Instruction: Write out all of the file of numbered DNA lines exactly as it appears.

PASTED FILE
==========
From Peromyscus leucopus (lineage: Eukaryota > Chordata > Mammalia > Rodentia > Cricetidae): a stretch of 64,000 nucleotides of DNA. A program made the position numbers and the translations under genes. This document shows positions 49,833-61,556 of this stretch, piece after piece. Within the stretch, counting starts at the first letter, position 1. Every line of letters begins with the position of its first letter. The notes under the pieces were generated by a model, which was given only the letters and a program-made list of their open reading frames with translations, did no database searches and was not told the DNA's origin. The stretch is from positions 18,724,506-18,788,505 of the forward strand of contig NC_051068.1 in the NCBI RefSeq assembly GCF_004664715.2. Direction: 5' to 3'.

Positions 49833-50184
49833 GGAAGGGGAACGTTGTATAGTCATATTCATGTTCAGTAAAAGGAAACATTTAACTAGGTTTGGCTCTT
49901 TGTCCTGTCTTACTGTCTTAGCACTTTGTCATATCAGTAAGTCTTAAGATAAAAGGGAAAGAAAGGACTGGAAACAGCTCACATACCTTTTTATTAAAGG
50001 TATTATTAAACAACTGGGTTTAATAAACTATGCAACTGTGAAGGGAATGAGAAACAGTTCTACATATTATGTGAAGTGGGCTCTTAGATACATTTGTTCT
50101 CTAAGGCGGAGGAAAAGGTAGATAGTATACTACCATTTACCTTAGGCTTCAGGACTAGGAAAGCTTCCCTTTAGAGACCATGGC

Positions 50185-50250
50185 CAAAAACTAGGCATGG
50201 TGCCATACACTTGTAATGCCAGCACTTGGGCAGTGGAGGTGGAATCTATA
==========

From Peromyscus leucopus (lineage: Eukaryota > Chordata > Mammalia > Rodentia > Cricetidae): a stretch of 64,000 nucleotides of DNA. A program made the position numbers and the translations under genes. This document shows positions 49,833-61,556 of this stretch, piece after piece. Within the stretch, counting starts at the first letter, position 1. Every line of letters begins with the position of its first letter. The notes under the pieces were generated by a model, which was given only the letters and a program-made list of their open reading frames with translations, did no database searches and was not told the DNA's origin. The stretch is from positions 18,724,506-18,788,505 of the forward strand of contig NC_051068.1 in the NCBI RefSeq assembly GCF_004664715.2. Direction: 5' to 3'.

Positions 49833-50184
49833 GGAAGGGGAACGTTGTATAGTCATATTCATGTTCAGTAAAAGGAAACATTTAACTAGGTTTGGCTCTT
49901 TGTCCTGTCTTACTGTCTTAGCACTTTGTCATATCAGTAAGTCTTAAGATAAAAGGGAAAGAAAGGACTGGAAACAGCTCACATACCTTTTTATTAAAGG
50001 TATTATTAAACAACTGGGTTTAATAAACTATGCAACTGTGAAGGGAATGAGAAACAGTTCTACATATTATGTGAAGTGGGCTCTTAGATACATTTGTTCT
50101 CTAAGGCGGAGGAAAAGGTAGATAGTATACTACCATTTACCTTAGGCTTCAGGACTAGGAAAGCTTCCCTTTAGAGACCATGGC

Positions 50185-50250
50185 CAAAAACTAGGCATGG
50201 TGCCATACACTTGTAATGCCAGCACTTGGGCAGTGGAGGTGGAATCTATA